Volume 23, Issue 1
January 1946, pages 1-73
pp 1-38 January 1946
The present account is a continuation of work undertaken a few years back by the author.
For the first time a detailed account of the external morphology of an Indian Galerucid beetle has been attempted.
Evidence has been brought forward to show that Lefroy did describe this species under the provisional name Galerucella singhara and also gave an account of its life-history. Hence Maulik’s observation that Lefroy never described any such species is not correct.
Only five species of the genus Galerucella have so far been described from the Indian region.
It has been found that the mesoscutum which is generally regarded as being split into two separate plates in Coleoptera is one continuous plate in this species and is covered along its middle by the meso-scutellum.
The wings are much folded. Their folding pattern and venation has been described in detail.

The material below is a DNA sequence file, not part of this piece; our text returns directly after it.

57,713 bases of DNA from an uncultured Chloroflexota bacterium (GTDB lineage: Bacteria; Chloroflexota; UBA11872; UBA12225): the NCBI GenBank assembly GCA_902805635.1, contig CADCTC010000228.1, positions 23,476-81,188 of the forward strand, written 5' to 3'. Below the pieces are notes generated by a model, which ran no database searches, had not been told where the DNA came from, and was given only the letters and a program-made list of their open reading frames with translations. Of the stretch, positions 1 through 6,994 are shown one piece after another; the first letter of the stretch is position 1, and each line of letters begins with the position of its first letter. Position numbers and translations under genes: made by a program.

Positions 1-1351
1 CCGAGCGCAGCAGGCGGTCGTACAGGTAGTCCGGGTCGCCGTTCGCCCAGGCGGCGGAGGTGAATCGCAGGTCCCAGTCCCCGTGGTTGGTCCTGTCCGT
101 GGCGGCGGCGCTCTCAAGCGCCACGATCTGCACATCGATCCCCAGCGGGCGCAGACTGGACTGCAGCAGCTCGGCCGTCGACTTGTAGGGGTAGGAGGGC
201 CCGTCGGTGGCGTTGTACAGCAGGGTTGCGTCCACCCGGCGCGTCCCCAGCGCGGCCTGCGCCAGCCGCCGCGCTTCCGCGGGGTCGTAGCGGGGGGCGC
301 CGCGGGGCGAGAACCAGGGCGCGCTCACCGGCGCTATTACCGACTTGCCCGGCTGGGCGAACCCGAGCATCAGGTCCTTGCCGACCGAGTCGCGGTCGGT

In the male only seven abdominal sternites could be seen and the ædeagus is neither provided with lateral lobes nor there is the development of tegmen.
In the female nine tergites and nine sternites can be seen.
There is no marked sexual dimorphism.
pp 39-51 January 1946
pp 52-57 January 1946
A hydrostatic model is described to explain adaptation in unstriated muscle.
pp 58-72 January 1946
Unstriated, cardiac and striated muscles show differential action of substances on the excitability to electrical stimulation and potassium.
The response to nervous stimulation and acetylcholine may be similarly or oppositely affected.
Muscle shows adaptation to temperature.
Tonus may be shown by three kinds of muscle; one kind of tone in unstriated muscle is similar to the contracture of striated muscle.
In all the three kinds of muscle, twitch is antagonistic to contracture; a synergistic contracture also occurs.
In some instances, there is a gradation in the properties of unstriated, cardiac and striated muscles.
Adaptation to electric current is more rapid in unstriated than in striated muscle.
Many drugs and ions act similarly on the three kinds of muscle.
Many agencies affect excitation and inhibition similarly.
The properties ofMytilus muscle and the motor end plate of striated muscle are in many respects similar.
pp 73-73 January 1946 Erratum